“These things I have spoken to you, that my joy may be in you,
and that your joy may be full.”
On day twenty-four we meditated on John 15:9-10 which says, “As the Father has loved me, so have I loved you. Abide in my love. If you keep my commandments, you will abide in my love, just as I have kept my Father's commandments and abide in his love.” From this I concluded that to obey Christ is to love him, and to love him is to obey him. Or put another way, obedience makes our love for Christ visible, tangible, objective, and measurable. Obedience is more than adherence to a list of rules; it is the manifestation of passion for God. True, biblical obedience is not legalism; it is love. Then on day twenty-six we considered some of the joy-producing benefits of obedience, namely, that we grow in communion with God, we grow in communion with the Body of Christ, and we incur the manifold blessings of God, even if through suffering. All to say, when Jesus commands our obedience he invites us into the fullness of his joy.
Today I want to show how our obedience produces joy for others, and how their joy in turn completes our own. Obedience to God is at times directed towards God, but more often than not it is directed towards others. For instance, while the first four of the ten commandments have to do with our relationship to God, the last six have to do with our relationships to others (Exodus 20:1-17).
When Jesus was asked what is the first and greatest commandment, he did answer that it is to love God with all of our heart and soul and mind and strength, but then added that we must also love our neighbor as ourselves (Mark 12:28-34). Further, Paul said that to love our neighbor is to fulfill the law: “Love does no wrong to a neighbor; therefore love is the fulfilling of the law” (Romans 13:10). And John writes in no uncertain terms, “If anyone says, ‘I love God,’ and hates his brother, he is a liar; for he who does not love his brother whom he has seen cannot love God whom he has not seen. And this commandment we have from him: whoever loves God must also love his brother” (1 John 4:20-21).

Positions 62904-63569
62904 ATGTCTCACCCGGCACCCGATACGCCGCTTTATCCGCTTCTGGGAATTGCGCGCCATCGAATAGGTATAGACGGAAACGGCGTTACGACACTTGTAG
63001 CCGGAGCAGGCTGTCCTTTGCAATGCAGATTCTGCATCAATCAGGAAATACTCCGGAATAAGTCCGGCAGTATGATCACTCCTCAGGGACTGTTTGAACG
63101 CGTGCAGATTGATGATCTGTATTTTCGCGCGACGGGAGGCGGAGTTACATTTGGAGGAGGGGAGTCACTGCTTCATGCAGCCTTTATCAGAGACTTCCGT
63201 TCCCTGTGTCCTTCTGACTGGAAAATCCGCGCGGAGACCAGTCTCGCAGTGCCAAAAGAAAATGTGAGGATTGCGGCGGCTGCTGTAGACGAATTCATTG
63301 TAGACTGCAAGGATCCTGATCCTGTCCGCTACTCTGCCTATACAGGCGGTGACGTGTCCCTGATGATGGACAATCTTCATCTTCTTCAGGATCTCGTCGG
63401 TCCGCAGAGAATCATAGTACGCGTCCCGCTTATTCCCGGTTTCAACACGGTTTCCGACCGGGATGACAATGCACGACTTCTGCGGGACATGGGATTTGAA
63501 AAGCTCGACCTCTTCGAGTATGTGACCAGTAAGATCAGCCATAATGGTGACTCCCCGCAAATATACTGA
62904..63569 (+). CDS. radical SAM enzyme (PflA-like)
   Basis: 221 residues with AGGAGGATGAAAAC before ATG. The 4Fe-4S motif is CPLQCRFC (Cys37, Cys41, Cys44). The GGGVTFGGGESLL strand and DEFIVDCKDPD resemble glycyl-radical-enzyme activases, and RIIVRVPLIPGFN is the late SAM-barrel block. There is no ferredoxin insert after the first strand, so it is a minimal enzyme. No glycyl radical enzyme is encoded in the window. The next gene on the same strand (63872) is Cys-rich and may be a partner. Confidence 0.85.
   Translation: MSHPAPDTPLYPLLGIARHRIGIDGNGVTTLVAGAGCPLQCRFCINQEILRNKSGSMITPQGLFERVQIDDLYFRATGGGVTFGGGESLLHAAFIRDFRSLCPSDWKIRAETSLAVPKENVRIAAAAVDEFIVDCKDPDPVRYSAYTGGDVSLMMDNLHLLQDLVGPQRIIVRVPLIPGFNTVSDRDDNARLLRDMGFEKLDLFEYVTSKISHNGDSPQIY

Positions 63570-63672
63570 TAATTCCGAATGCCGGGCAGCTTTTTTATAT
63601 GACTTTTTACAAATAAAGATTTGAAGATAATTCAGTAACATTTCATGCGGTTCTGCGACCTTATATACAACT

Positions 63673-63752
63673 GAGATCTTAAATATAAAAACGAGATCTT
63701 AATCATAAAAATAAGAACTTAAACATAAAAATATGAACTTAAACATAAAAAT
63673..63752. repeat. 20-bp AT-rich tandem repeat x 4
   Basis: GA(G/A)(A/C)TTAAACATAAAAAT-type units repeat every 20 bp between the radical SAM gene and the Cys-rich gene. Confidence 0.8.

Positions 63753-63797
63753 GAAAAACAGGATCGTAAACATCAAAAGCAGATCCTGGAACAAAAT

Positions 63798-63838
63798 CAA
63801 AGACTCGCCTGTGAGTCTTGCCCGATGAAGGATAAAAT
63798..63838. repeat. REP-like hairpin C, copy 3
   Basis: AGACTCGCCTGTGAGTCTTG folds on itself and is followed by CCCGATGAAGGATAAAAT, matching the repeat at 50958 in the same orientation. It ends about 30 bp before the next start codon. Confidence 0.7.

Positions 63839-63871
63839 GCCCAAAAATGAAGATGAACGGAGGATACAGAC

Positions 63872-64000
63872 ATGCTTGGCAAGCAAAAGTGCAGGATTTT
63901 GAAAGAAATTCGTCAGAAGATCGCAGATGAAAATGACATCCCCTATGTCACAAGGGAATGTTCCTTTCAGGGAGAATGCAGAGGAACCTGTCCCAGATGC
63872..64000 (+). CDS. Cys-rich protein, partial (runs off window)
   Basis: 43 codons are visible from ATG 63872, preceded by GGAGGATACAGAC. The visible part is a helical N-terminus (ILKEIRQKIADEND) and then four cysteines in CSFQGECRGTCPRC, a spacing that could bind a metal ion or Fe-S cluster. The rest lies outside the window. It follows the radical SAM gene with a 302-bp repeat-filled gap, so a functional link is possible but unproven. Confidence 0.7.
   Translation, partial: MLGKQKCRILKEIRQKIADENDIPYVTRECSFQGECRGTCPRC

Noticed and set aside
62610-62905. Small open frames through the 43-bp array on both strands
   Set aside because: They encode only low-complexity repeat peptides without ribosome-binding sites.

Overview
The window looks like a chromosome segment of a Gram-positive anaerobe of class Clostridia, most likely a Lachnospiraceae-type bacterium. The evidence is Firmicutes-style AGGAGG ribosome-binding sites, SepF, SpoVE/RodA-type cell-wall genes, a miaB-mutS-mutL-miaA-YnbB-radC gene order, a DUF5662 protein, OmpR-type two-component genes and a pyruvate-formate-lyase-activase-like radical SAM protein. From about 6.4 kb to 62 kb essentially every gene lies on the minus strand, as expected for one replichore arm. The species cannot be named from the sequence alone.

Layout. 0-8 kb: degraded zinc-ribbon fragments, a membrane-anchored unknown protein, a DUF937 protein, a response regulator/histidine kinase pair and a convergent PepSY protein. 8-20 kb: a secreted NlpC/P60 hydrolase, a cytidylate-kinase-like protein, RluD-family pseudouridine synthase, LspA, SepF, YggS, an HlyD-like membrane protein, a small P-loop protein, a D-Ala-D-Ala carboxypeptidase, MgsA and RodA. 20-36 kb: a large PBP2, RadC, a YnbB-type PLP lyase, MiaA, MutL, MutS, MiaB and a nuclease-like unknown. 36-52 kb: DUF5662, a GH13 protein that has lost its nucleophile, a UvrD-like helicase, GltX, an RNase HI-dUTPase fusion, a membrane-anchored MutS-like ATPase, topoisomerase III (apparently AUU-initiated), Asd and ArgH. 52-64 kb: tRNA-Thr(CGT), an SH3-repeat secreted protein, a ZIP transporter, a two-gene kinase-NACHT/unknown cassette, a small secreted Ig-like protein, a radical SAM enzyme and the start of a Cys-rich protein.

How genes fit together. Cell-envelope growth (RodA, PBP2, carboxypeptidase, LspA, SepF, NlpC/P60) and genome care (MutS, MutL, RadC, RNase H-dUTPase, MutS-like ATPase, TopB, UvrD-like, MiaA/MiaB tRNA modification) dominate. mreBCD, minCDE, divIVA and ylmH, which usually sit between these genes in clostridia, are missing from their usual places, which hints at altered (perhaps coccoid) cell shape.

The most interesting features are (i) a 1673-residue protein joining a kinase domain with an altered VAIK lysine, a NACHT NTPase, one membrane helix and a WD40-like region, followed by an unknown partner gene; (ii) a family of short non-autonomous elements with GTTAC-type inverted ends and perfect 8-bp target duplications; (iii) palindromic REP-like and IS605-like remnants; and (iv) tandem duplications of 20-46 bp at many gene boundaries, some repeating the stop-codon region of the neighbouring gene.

So, more often than not, when God issues a command, he has the good of others in mind. Therefore, when we walk in obedience to his commands, others benefit in a variety of ways, not the least of which is that they get a joy that has its roots in Christ. It is a great joy to be the recipient of someone else’s joy in God!
Beloved, we must pause to consider this: Jesus means to fulfill our joy by using our obedience to produce joy in others. There is no joy in the world like being used of God to produce joy in someone else.
And even greater is the joy that sees the joy of others eventuate in their obedience to God. As Paul said to the church in Rome, “For your obedience is known to all, so that I rejoice [i.e., take joy] over you…” (Romans 16:19). Oh may we strive to be obedient people that we may be joy-producing, obedience-producing, God-glorifying people!
Prayer Focus: Pray that the Father will help us see his designs in obedience, and give us soft hearts before him that we might follow him wherever he leads. And pray that as we do, he will fulfill our joy by producing joy in others.